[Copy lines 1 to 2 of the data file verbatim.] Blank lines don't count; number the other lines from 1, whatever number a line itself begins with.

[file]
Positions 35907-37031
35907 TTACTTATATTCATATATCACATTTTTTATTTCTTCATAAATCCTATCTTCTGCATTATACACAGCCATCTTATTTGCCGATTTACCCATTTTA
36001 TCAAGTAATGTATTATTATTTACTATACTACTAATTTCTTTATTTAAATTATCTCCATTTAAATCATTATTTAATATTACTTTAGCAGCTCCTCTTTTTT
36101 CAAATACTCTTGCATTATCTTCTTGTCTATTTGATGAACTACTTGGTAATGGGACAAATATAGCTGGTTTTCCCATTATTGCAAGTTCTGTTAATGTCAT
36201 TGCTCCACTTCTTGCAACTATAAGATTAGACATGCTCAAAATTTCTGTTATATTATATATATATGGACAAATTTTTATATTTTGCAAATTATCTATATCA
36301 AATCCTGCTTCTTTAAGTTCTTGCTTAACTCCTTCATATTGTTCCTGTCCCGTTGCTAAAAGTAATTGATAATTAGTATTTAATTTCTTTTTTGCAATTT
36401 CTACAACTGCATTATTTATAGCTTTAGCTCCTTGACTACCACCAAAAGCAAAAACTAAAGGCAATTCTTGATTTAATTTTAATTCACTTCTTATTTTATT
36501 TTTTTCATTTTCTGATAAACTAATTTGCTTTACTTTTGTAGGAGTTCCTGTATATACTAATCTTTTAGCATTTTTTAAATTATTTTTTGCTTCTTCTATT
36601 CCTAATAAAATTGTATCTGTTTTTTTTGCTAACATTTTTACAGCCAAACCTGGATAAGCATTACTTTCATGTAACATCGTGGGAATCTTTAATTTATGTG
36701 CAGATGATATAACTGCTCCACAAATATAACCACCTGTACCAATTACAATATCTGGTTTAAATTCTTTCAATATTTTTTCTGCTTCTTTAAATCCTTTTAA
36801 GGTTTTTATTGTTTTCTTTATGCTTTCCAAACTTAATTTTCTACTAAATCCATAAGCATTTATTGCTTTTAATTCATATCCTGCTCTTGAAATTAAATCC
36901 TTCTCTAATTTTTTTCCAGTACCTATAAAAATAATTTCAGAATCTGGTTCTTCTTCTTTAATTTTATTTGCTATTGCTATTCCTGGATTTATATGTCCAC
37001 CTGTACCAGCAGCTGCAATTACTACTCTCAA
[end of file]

Positions 35907-37031
35907 TTACTTATATTCATATATCACATTTTTTATTTCTTCATAAATCCTATCTTCTGCATTATACACAGCCATCTTATTTGCCGATTTACCCATTTTA